There I was, peacefully reading a press release to see how Nissan was pricing a new model. Then Nissan North America Inc. officially changed the name of the Cube small crossover to “cube.”
My inner nitpicker instantly engaged. How dare Nissan stop capitalizing products? And where's the consistency? Nissan still has cubes with capitals (just not capital C). If you don't want a plain cube 1.8, you can get the cube 1.8 S or even the Nissan cube 1.8 S Krom Edition.
And why is it the Nissan cube? Why not nissan cube?
Then I relaxed a bit. Hey, consistency is overrated. As the press release noted, “this message was sent by www.NissanNews.com,” which I could find at http://www.nissannews.com. Clearly, Nissan had set itself free.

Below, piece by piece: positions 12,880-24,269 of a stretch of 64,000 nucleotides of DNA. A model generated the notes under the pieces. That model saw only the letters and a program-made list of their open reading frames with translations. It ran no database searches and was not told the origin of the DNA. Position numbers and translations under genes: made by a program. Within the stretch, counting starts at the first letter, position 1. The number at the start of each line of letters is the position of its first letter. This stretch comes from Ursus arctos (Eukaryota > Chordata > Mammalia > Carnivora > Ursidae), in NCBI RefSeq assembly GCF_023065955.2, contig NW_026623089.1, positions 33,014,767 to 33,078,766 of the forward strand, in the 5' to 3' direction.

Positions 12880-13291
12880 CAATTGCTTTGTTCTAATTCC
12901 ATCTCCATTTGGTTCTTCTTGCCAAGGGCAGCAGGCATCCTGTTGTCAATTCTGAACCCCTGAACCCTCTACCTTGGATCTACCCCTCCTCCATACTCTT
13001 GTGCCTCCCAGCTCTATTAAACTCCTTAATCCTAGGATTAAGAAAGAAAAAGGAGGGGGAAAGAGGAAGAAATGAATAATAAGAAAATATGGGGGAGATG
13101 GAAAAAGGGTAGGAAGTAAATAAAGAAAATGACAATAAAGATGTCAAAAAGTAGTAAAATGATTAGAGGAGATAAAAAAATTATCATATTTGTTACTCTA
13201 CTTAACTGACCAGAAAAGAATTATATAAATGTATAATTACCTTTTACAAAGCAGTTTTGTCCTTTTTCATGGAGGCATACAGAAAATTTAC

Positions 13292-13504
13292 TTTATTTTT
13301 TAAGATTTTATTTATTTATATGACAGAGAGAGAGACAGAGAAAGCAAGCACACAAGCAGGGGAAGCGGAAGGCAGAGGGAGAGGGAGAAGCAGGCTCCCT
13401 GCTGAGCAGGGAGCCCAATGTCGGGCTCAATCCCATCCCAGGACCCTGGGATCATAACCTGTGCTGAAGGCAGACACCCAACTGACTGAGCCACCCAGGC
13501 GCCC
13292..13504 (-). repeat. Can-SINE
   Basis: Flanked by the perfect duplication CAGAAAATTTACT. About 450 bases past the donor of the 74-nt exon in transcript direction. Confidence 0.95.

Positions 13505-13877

So getting into the spirit … my altima quest is to take a rogue armada across the frontier using a cubed sentra as pathfinder, or vice-versa.
But somehow, cube's too cutsie-cutsie. The dropped capital was semi-clever as a marketing device when Daimler bought smart from the original joint-venture creators, Volkswagen and Swiss watchmaker swatch. It was strained when Mitsubishi called its minicar the “i” (and even worse when the electric version became the i MiEV).
This use seems even more strained, more forced than calling Nissan “the artist formerly known as Datsun.” Yes, this is a world driven by texting. But even mobile phones come with full keyboards these days.